Every summer, Israeli water officials alert the public to the same dry reality — that the nation is suffering water shortages.
But this year, the officials are more worried than ever. If current usage continues, they warn, the country will run out of water. The level of Israel’s main water reservoir, the Sea of Galilee, is well below the danger line.
The water issue has important political implications. Those who oppose giving away land in exchange for peace with the Palestinians argue that Israel should never give up the vital water sources located in the West Bank and Golan Heights.
Last week, Israel’s senior water officials went to Turkey, which is blessed with a seemingly unlimited supply of water, to see whether it would sell Israel some 50 million cubic meters of water.
Turkish officials expressed a willingness to sell, and bargaining has already begun.
The Turkish side is asking for as much as 86.3 cents per cubic meter, according to Israel’s Mekorot water company.
Some experts maintain that it would be cheaper for Israel to desalinate sea water.
This week, Israeli Prime Minister Ehud Barak convened a group of ministers for an emergency session on the water crisis.
“The water system suffers from catastrophic shortages,” said Dalia Itzik, the environment minister.
“And if the premier deals with it,” she added, “this is a sign that we have reached the verge of an abyss.”
Barak and his ministers agreed to seek bids in the coming weeks to build a desalination plant. The plant will be built on the Mediterranean within 20 months at a cost of $130 million to produce an annual water supply of 50 million cubic meters.
They also agreed to continue contacts with Turkey to import water as an emergency measure.
Many Israelis have mixed feelings about importing from Turkey. They like to feel self-sufficient — especially when it comes to a vital asset like water.
“Not so,” said Allon Liel, a former Israeli ambassador to Turkey. “Water imports from Turkey would be marginal. Israel would not depend on it.”
Water officials make a similar point, saying that imports from Turkey would be just one of several strategies, including desalination, recycling sewage water and finding ways to make large-scale savings of current supplies.
Last year, the region suffered its worse drought in 120 years.
Natural resources supply an annual yield of 1.6 billion cubic meters of water, but the average usage is 2 billion cubic meters annually — and the shortfall increases every year.
According to the World Bank, the deficit between the current water supply and the actual water needs of Israel, Jordan and the Palestinians will be more than 1 billion cubic meters annually by 2015.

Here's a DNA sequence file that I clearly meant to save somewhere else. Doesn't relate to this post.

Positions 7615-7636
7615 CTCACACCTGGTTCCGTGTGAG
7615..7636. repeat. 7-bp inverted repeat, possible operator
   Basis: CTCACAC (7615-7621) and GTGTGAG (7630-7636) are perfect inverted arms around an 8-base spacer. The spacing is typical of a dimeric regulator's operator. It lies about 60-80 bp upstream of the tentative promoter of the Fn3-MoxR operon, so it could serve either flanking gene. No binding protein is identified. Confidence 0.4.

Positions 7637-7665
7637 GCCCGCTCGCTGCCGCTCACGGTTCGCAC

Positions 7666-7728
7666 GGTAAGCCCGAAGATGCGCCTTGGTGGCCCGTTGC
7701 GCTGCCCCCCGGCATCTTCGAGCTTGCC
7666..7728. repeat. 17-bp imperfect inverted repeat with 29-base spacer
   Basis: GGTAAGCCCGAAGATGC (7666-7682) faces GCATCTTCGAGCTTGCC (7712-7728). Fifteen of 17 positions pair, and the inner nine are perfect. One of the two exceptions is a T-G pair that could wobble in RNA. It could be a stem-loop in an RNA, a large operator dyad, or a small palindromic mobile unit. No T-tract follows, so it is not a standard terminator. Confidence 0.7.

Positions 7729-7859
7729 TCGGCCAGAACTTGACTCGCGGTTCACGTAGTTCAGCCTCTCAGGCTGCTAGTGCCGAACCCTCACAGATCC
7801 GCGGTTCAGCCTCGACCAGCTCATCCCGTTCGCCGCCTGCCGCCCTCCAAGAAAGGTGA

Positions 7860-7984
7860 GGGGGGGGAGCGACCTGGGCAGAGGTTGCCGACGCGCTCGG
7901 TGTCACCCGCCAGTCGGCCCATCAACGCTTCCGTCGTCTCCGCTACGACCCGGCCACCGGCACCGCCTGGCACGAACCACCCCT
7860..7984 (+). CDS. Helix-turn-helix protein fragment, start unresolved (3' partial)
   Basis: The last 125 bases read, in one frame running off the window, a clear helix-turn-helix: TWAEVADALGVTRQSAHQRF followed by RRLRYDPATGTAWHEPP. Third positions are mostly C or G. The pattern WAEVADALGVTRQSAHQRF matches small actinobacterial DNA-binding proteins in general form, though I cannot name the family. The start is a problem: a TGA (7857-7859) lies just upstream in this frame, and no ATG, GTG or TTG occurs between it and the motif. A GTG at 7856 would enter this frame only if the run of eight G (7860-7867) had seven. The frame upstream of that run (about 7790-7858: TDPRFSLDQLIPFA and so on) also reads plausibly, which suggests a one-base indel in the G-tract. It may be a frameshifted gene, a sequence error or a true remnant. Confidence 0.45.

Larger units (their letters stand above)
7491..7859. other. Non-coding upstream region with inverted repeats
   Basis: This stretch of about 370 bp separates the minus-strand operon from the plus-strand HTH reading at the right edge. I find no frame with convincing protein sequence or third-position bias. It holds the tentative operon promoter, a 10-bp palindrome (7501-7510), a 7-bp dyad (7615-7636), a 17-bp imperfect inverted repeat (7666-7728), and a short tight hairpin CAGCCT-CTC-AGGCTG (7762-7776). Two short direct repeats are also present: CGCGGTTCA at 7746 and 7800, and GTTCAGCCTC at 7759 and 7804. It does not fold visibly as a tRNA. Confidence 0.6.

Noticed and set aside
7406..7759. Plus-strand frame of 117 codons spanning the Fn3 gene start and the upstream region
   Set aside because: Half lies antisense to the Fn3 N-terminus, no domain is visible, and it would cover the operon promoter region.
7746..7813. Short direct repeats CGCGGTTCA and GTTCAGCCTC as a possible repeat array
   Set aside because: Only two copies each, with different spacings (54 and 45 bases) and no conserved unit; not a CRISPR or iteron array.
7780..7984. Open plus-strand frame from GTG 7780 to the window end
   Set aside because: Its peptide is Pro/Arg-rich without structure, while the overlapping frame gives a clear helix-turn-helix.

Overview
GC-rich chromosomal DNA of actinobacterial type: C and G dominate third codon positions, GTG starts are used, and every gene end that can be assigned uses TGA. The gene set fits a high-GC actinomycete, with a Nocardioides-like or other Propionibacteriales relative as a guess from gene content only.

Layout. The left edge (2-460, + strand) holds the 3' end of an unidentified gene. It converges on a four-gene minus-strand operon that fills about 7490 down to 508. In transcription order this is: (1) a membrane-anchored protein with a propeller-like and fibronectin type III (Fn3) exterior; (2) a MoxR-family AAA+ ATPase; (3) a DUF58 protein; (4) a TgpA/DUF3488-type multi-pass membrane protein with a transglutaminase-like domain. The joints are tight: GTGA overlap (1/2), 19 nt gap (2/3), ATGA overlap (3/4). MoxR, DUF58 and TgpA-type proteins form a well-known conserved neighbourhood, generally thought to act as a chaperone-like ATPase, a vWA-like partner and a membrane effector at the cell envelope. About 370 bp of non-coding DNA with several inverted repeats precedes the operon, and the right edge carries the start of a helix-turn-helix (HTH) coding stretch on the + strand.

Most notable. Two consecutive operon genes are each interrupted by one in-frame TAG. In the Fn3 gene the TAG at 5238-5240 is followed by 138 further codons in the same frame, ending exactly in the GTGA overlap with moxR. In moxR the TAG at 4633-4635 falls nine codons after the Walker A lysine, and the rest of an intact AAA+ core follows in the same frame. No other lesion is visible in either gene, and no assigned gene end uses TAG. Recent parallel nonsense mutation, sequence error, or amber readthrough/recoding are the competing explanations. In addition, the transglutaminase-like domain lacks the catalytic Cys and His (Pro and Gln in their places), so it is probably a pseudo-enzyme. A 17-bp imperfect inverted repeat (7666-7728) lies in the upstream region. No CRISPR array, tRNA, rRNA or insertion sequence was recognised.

Environment Minister Itzik warned recently that 40 percent of the water in Israel is undrinkable because it contains large amounts of dangerous pollutants.
Palestinian leader Yasser Arafat often threatens Israelis who do not agree with him “to go drink water from the sea.”
The truth is that in the long run, both Arabs and Jews will have to do this – – literally — because in the long run desalinated sea water will provide the parched region with the only dependable supply of water.
Critics say this option is far too costly, but this is disputed.
According to the estimates of former Water Commissioner Meir Ben-Meir, the cost of desalinating water should not exceed 70 cents per cubic meter. This is lower than the price currently being quoted by Turkish officials.
The Center for Middle East Peace & Economic Cooperation in Washington suggests an even lower cost — 55 cents per cubic meter, 10 percent of the cost 20 years ago.
This week, the center published full-page ads in Israeli newspapers, calling for cooperation among Israel, Jordan and the Palestinians to solve the problem.
As part of their water-shortage alert, Israel’s water authorities told Israelis to stop watering their gardens and washing their cars.
They recalled how during a previous water shortage crisis, former Agriculture Minister Rafael Eitan recommended that couples take showers together to save water.
While couples are left to work that one out for themselves, the search is on for less drastic measures.
Professor Arye Issar of Ben-Gurion University in Beersheba, suggested, for example, to forget about Turkey and the desalination of seawater. He claims he has discovered a treasure — 1 billion cubic meters of salt water in a southern Negev aquifer that could be desalinated and shipped to the north at a much lower cost.
Others propose curtailing the wasteful use of water for agricultural purposes.
Nehemia Strassler, the economic editor of the Israeli daily Ha’aretz, argued this week that rather than importing 50 million cubic meters of water from Turkey, officials should stop allocating the same amount of water for fishponds in the coastal plain.
One possible way to save water would be to have farmers change the crops they raise. For example, Israel produces water-thirsty plants like cotton, which is later exported to Europe.
Some point to the subsidies farmers get for their water. Farmers pay an average of 20 cents per cubic meter. By contrast, an urban customer or an industrial plant pays almost 35 cents per cubic meter.
Cheap water leads to wasted water, say critics.
Several months ago, the government decided to cut water subsidies to the farmers by 20 percent–but so far, nothing has been done.
The Archive of the Jewish Telegraphic Agency includes articles published from 1923 to 2008. Archive stories reflect the journalistic standards and practices of the time they were published.